8554492074 Scam Calls - 855-449-2074 - Beware

It seems scammers are calling from telephone number 8554492074, so please be on alert. I will update this alert as I get more information. If you have received a call or text from 855-449-2074, please post a transcript of the call or text message in a comment below.

8554492074 Scam Calls - 855-449-2074 - Beware
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Comments, Questions, Answers, or Reviews

Comments (Total: 20)

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November 28, 2021 at 9:50 PM by
8554492074 Scam Calls - 855-449-2074 - Beware
an anonymous user from: Anne Arundel County, Crownsville, Maryland, United States

I received the same text and all I got to say is they messing with the wrong one.


November 23, 2021 at 6:40 PM by
8554492074 Scam Calls - 855-449-2074 - Beware
an anonymous user from: Nassau County, Ingle, Florida, United States

received a text from (855) 518-1681 stating the following: "PAM requires your callback! It is imperative you reference LOC14424 and call (855) 518-681 to speak with a PAM representative. Stop to Stop


November 23, 2021 at 12:08 PM by
8554492074 Scam Calls - 855-449-2074 - Beware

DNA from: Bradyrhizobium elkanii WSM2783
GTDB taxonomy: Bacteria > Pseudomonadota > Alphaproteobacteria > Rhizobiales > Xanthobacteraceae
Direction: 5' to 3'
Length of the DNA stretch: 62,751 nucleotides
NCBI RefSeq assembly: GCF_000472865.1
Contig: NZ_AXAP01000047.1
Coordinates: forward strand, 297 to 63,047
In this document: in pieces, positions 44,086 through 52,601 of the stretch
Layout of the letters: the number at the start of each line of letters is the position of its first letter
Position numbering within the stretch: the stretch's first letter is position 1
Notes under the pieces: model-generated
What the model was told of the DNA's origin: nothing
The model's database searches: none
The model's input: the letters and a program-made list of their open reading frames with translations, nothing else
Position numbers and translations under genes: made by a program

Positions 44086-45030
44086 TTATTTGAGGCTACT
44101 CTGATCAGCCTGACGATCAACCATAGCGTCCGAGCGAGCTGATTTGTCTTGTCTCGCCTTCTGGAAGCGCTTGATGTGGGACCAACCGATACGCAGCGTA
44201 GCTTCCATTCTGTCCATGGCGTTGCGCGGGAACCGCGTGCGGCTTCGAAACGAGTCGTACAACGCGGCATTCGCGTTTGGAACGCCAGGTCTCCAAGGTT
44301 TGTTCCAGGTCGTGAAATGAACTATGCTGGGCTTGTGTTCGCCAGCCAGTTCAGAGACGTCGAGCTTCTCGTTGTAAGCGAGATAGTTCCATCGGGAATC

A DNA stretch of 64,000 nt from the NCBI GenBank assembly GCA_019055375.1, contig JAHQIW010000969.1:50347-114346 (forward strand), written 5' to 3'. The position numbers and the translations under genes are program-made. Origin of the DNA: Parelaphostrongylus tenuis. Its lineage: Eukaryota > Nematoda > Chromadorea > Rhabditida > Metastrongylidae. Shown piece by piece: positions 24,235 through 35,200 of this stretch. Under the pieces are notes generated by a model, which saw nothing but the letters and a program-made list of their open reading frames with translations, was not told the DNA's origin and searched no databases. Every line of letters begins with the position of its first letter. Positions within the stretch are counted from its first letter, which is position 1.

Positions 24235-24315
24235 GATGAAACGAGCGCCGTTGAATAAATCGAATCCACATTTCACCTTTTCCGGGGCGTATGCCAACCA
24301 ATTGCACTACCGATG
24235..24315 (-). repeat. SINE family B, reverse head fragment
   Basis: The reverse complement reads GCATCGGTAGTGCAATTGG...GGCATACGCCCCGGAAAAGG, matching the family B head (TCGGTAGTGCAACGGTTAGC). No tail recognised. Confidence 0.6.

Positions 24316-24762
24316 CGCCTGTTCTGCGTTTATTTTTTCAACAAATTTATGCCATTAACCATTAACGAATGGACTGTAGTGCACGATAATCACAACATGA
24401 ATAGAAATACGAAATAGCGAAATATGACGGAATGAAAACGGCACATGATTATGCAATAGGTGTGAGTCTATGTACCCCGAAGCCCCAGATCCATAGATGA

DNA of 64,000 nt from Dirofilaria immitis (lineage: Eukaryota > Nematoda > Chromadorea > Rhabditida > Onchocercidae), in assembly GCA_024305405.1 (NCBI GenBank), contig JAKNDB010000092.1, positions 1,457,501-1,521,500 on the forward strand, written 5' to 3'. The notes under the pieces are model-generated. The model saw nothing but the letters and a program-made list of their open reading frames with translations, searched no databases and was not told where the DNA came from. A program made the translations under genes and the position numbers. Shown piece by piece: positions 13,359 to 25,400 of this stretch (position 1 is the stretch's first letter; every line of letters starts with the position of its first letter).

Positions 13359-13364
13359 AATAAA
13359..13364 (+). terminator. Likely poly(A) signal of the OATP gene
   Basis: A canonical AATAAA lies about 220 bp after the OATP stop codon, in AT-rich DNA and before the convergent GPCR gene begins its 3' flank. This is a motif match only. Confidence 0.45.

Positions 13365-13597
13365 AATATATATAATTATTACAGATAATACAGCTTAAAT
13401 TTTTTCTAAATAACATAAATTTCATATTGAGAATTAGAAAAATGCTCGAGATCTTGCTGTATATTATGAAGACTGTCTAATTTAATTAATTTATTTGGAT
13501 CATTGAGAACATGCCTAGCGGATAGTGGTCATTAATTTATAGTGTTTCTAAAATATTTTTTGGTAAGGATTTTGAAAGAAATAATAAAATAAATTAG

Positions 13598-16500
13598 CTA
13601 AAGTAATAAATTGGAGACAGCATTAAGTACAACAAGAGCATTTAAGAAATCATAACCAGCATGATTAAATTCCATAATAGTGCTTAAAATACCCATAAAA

an anonymous user from: Downtown Redmond, Redmond, Washington, United States

Text from 8555181681 says Pam needs me to call back about LMO13359 not calling or texting anything send me something in the mail or keep it pushing


November 23, 2021 at 10:15 AM by
8554492074 Scam Calls - 855-449-2074 - Beware
an anonymous user from: Flushing, Michigan, United States

(Name First Last) PAM requires your callback! It is imperative you reference LMXxxxxx and call 8555181681 to speak with a PAM Representative. Stop to Stop


November 23, 2021 at 11:45 AM by
8554492074 Scam Calls - 855-449-2074 - Beware
an anonymous user from: Ohio, United States

Just received one of those calls. It was from 855-518-1681. Using the name Pam and yet a man said he would look up my case. He said I owed money to to a company and I told him that I would check with the company. Then he told me that they had my case now and the only thing I could do is pay them. I told him to send me a copy of the loan and the paperwork with my signature on it and I will contact the company that they said I owed. Then I was told that since I requested that I will face the full amount that I owed instead of the thousand dollars instead of the minimum amount they were going to let me pay. He never would say what I owed nor was he going to send me a copy of my signature on anything.


November 23, 2021 at 9:36 AM by
8554492074 Scam Calls - 855-449-2074 - Beware
an anonymous user from: Missoula, Montana, United States

MY NAME PAM requires your callback! It is Imperative you reference LGQXXXX and call 8555181681 to speak with a PAM Representative. Stop to Stop.

This number has called repeatedly and now text. It is illegal for a collections agency to try and contact you by text. Verification MUST be done by CERTIFIED MAIL. However this group has been reported as a scammer multiple times. Reporting yet again.


November 23, 2021 at 8:52 AM by
8554492074 Scam Calls - 855-449-2074 - Beware
an anonymous user from: Henniker, Weare, New Hampshire, United States